Previous studies have shown that the use of acid suppressing medications in hospitalized high-risk babies has been linked to infection, necrotizing enterocolitis (a disease in which intestinal tissues are damaged and die), and increased risk of death. Despite the risks, 1 in 4 infants in the nation’s neonatal intensive care units (NICUs) are given heartburn drugs, according to a new study published online April 27 in The Journal of Pediatrics.
“The number is surprising, because there are now multiple studies that say these drugs are associated with harmful effects,” lead author Jonathan L. Slaughter, MD, MPH, a neonatologist at Nationwide Children’s Hospital in Columbus, Ohio, said in a hospital news release. “There’s actually little evidence that acid suppression helps in the NICU at all,” he added.
In fact, Slaughter, who is also a principal investigator in the Center for Perinatal Research at Children’s Nationwide, and an assistant professor of Pediatrics at The Ohio State University College of Medicine, noted that some amount of stomach acid likely protects these babies, who have compromised immune systems, from harmful bacteria.
The drugs in question include H2 blockers such as Zantac, and proton pump inhibitors (PPIs) such as Nexium and Prilosec. Though not approved for use in newborns, doctors prescribe the drugs to treat gastroesophageal reflux disease (GERD), a condition where food backs up (refluxes) from a baby’s stomach, causing the baby to spit up. Doctors are also likely to prescribe acid suppressants for infants with congenital heart disease and ear, nose and throat conditions.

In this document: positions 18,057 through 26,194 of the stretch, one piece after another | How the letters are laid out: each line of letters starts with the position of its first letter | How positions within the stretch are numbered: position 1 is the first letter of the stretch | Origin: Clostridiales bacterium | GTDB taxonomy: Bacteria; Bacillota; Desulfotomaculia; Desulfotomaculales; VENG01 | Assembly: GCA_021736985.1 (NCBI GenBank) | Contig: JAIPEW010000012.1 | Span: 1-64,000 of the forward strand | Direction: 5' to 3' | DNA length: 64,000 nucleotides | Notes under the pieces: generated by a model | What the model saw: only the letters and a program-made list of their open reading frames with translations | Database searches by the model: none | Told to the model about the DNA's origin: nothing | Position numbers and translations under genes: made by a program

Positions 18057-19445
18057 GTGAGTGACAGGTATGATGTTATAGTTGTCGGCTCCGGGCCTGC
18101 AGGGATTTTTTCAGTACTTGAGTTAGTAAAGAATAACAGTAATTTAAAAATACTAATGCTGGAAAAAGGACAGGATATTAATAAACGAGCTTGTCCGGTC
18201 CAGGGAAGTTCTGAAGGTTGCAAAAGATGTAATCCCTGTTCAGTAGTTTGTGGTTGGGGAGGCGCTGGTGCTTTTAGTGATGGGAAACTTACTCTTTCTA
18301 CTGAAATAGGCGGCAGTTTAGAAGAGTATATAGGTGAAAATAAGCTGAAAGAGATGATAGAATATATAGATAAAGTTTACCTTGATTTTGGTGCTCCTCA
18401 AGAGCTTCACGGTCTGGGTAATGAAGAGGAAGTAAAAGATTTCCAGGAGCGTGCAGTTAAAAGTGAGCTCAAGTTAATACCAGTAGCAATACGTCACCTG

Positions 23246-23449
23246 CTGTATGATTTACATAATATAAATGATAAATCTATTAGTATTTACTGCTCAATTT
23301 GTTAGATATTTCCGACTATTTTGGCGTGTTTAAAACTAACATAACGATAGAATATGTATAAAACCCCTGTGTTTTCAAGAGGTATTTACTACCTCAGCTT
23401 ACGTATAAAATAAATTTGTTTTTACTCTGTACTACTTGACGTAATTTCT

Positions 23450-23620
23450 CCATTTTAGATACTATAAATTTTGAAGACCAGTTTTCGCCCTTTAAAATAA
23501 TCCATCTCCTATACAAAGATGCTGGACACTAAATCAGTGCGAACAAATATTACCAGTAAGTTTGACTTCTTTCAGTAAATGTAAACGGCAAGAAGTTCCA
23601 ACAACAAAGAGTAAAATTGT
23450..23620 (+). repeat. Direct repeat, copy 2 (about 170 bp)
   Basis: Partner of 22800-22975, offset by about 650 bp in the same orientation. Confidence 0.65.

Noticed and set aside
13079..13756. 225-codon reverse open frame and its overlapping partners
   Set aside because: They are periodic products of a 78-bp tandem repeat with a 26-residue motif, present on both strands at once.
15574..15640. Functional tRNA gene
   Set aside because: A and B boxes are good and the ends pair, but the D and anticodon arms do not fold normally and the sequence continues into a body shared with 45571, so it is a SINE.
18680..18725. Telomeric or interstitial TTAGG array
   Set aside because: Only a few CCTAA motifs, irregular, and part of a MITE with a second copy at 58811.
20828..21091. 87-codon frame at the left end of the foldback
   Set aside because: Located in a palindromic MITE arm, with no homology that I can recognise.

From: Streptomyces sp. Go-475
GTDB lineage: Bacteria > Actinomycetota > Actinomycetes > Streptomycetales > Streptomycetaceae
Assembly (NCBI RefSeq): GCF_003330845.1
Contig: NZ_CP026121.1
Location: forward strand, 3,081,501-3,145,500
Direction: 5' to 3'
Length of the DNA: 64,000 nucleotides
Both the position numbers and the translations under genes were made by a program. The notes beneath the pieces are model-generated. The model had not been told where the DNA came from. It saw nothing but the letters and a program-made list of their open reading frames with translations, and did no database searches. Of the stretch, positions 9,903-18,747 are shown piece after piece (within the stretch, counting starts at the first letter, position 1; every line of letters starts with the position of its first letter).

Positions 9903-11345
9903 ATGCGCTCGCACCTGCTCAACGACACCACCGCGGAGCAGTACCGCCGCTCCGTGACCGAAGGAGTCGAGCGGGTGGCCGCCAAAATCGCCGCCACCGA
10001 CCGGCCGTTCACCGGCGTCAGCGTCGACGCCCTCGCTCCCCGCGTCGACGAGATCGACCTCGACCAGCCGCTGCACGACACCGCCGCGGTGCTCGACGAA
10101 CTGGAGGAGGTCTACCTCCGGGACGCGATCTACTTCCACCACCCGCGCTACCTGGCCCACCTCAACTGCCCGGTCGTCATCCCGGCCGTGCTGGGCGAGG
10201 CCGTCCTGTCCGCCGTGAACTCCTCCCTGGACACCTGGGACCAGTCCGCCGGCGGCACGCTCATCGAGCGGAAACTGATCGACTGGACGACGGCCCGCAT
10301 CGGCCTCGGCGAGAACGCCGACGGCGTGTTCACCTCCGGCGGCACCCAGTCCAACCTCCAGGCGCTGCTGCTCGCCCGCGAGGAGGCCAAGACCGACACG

For the study, Slaughter and his colleagues at Nationwide Children’s Hospital analyzed data from 43 children’s hospitals across the U.S. from 2006 to 2013. Their findings showed that nearly 24 percent of 122,000 newborns received either an H2 blocker or a PPI.
While the number of infants receiving the acid suppressants remains surprisingly high, there has been a decline in their use in recent years. The researchers found that the percentage of babies getting H2 blockers went down from 2006 to 2013, while the percentage of babies treated with PPIs rose until 2010, but then declined afterward.
Slaughter viewed the decline as a sign that doctors were starting to pay attention to the warnings. “In the small premature babies who are prescribed acid suppressive medications, doctors are waiting longer, until they are a little older,” he said.
“That’s promising,” Slaughter added. “But I think the number should be declining faster, and the research community should continue to devote resources to study the drugs’ effectiveness and safety.”
The study also found that babies treated with acid suppressants in the NICU were still taking them at the time of discharge. Slaughter said doctors should consider a plan to wean the babies off the medications before they leave the hospital. He pointed out that parents want to know that their children can eventually stop taking the drugs.
“Parents are right to ask questions and voice concerns about starting the drugs, or about the timetable for stopping,” Slaughter said. “Parents should not be afraid to ask about evidence that their children can eventually stop the medicine.”